India’s macro advantages are independent of government: MUFG Bank report

The report by the Japanese bank suggests that there won't be any dramatic changes in the Indian market after a govt change as they are mostly independent of the government.
Image used for representation.
Image used for representation.

Arguing that a weak coalition government either led by the BJP or the Congress will not lead to massive macro risks but instead will lead to more meaningful policy changes, even though it will create short-term market mayhem, a foreign brokerage says that some things will not change in India as most of the good things here are independent of the government of the day.

In a weekend report, analysts at the largest Japanese lender MUFG Bank, said, “While market sentiment will no doubt take a sharp hit in the event of a change in government or a weak coalition, it’s important to remind ourselves that many good things are going for India that are independent of the government of the day.”

These good things include the cumulative impact of past reforms, global push factors such as supply chain diversification to India and the surge in digitalization, along with good demographics, a large educated population and a large domestic market.

On the impact of a weak coalition led either by the BJP or Congress, the reports say while there will be “sustained volatility in the rupee and equity markets for the short-term." There will be more meaningful policy changes could come if there is a weak coalition or a change in the government. But it does not name the positive/meaningful changes.

But they quickly added a caveat that “this is not to say that policy shifts will not have an impact, but it’s certainly to say that we should not swing too far in either direction in longer-term assessments” in the event of a surprise poll outcome either way.

Explaining why they don’t see major macro risks, especially in terms of the structural prospects and reforms even if a weak government takes over, they say “we’ve long been positive on India’s structural prospects due in part to the cumulative impact of reforms taken by the current government.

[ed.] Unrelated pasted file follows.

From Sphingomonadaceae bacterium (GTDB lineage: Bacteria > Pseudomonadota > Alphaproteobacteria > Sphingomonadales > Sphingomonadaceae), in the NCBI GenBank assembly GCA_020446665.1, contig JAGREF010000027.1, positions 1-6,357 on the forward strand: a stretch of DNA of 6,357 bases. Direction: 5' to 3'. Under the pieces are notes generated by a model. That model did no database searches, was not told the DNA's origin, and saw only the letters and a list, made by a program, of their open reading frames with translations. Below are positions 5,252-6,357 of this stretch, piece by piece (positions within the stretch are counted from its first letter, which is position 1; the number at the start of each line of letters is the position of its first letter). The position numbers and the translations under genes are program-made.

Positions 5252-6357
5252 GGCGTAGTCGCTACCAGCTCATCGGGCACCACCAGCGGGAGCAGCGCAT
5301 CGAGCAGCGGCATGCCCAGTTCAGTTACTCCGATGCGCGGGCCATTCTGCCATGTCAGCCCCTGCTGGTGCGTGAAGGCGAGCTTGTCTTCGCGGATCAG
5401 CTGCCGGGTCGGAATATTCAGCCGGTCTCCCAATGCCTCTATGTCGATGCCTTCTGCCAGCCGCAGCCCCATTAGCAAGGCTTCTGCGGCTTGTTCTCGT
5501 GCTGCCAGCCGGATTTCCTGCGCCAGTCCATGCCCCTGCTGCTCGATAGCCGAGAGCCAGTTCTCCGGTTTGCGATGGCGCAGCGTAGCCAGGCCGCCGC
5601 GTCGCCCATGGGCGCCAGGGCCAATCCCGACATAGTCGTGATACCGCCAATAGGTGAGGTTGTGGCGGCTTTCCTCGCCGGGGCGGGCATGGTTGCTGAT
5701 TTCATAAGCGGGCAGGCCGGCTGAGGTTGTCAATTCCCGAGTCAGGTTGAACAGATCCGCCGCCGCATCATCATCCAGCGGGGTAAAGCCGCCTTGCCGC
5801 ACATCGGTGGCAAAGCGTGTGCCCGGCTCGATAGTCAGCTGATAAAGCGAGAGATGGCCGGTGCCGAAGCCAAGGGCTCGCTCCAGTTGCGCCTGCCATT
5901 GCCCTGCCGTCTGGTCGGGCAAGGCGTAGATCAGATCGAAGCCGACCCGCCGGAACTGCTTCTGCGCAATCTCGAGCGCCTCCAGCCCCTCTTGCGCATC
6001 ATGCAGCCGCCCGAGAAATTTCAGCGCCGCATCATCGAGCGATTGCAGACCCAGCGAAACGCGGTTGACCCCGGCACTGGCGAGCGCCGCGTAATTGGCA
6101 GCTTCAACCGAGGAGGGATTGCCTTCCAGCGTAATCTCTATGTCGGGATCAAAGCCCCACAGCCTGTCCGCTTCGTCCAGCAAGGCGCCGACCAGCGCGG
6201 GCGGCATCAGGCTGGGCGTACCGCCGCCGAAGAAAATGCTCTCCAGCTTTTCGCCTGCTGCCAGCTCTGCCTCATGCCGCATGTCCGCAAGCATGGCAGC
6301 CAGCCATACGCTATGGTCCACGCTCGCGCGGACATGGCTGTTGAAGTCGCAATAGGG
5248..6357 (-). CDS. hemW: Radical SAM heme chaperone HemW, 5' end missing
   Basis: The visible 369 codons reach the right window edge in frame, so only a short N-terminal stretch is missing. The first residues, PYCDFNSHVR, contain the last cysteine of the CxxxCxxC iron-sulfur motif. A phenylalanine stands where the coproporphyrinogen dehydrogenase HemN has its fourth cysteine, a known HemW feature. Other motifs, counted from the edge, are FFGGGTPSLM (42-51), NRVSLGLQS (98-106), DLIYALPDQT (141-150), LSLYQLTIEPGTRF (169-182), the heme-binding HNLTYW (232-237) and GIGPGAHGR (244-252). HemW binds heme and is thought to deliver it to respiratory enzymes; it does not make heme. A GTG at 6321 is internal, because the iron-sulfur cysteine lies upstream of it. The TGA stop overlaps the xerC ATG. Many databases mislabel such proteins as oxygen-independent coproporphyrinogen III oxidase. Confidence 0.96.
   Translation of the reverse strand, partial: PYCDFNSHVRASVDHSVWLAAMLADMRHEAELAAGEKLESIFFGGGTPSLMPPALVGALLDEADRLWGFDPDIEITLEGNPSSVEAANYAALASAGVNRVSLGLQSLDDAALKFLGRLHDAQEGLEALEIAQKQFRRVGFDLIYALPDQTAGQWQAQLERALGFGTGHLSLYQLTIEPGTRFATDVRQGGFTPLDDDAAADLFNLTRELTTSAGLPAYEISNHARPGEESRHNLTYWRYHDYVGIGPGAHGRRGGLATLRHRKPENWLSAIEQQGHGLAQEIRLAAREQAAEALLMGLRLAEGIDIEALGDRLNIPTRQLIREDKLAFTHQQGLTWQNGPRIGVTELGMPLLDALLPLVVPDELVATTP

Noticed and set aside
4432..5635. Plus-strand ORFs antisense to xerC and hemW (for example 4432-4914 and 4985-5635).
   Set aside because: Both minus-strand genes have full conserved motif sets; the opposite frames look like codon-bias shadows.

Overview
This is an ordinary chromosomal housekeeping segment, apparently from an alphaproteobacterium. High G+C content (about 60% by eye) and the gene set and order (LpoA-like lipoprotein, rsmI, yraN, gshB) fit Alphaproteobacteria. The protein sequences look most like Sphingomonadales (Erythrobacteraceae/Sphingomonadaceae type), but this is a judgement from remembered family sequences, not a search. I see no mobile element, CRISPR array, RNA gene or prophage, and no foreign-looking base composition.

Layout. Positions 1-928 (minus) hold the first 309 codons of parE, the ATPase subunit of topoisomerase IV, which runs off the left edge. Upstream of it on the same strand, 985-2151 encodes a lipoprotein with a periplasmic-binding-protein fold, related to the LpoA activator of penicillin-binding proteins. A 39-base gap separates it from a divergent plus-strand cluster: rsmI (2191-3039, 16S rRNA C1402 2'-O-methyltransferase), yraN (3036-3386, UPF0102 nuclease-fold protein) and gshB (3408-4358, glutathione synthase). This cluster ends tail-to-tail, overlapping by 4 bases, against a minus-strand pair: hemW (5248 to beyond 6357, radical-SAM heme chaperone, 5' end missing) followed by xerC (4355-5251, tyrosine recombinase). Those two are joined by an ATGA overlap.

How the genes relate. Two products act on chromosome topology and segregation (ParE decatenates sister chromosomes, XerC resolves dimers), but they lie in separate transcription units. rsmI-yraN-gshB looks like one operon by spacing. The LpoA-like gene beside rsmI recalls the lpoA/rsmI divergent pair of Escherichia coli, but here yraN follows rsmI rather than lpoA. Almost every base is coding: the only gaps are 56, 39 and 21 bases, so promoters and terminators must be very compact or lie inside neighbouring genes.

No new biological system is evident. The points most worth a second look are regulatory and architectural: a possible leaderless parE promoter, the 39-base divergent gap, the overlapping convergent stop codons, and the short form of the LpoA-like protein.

“These policy measures include the GST rollout that has increased formalisation of the economy and has reduced internal trade barriers, and the direct benefit transfer programme introduced before 2014 that has improved targeting of government subsidies and transfers to beneficiaries. Along with these are other key legislation and policies such as the Insolvency and Bankruptcy Code, the real estate law and the acceleration of public infrastructure spending which have helped reduce logistic costs over time.

But if the next government is a very weak coalition, it can lead to “a slowdown in fiscal consolidation, more support for consumption spending, slower public infrastructure execution, together with a relook at incentives to attract manufacturing, all of which could combine to increase policy uncertainty.”

In this eventuality, the rupee can see a 1-3 per cent sell-off to 84-85 to the dollar, and equities could decline “meaningfully”.

If at all BJP is unable to make it to the 400-target, but wins a comfortable majority of over 272 seats, “we think markets should still view the outcome positively over time. There could be modest knee-jerk weakness in the rupee and risk assets if BJP loses some seats but still has a majority as this weakness should reverse over time as there will still be policy continuity in crucial areas such as infrastructure, investment attraction, fiscal consolidation, and inflation management in such a scenario.

And if the BJP gets more than its 2019 tally the markets could be on a song as “a greater seat share for the BJP would increase the ability to pass more contentious structural reforms in land, labour and the agriculture sectors.

Discounting the marginal fall in voter turnout, the report says this has more to do with the heatwave conditions across the country along with voter apathy due to the extended timing of the polls. Moreover, historically there is no evidence showing any clear relationship between overall voter turnout and anti-incumbency in the elections. Indeed, data since 1951 suggests that there were eight times an incumbent government lost, and this sample was equally split between increases and decreases in overall voter turnout rates.

If history is any guide, the short-term market impact of the elections will depend on the strength of government mandate relative to polling expectations. And the classic example of an outsized market move was in the 2004 elections when the Congress wrested power from almost sure BJP win. As a result of the complete surprise BJP loss, the Sensex tanked  17% the next day, and the rupee lost 2%  over the next months, while the 10-year bond yields rose by 150 bps at one point as markets built in higher fiscal spending.  

Again, conversely, the 2009 polls leading to an again surprise return of the Manmohan Singh government, the Sensex greeted the news with an over 10% rally the next day which continued for the rest of the second term. And the 10-year benchmark bond yields gradually ended higher.  Similar was the outsized market moves in 1984 after a strong mandate by the incumbent Rajiv government.

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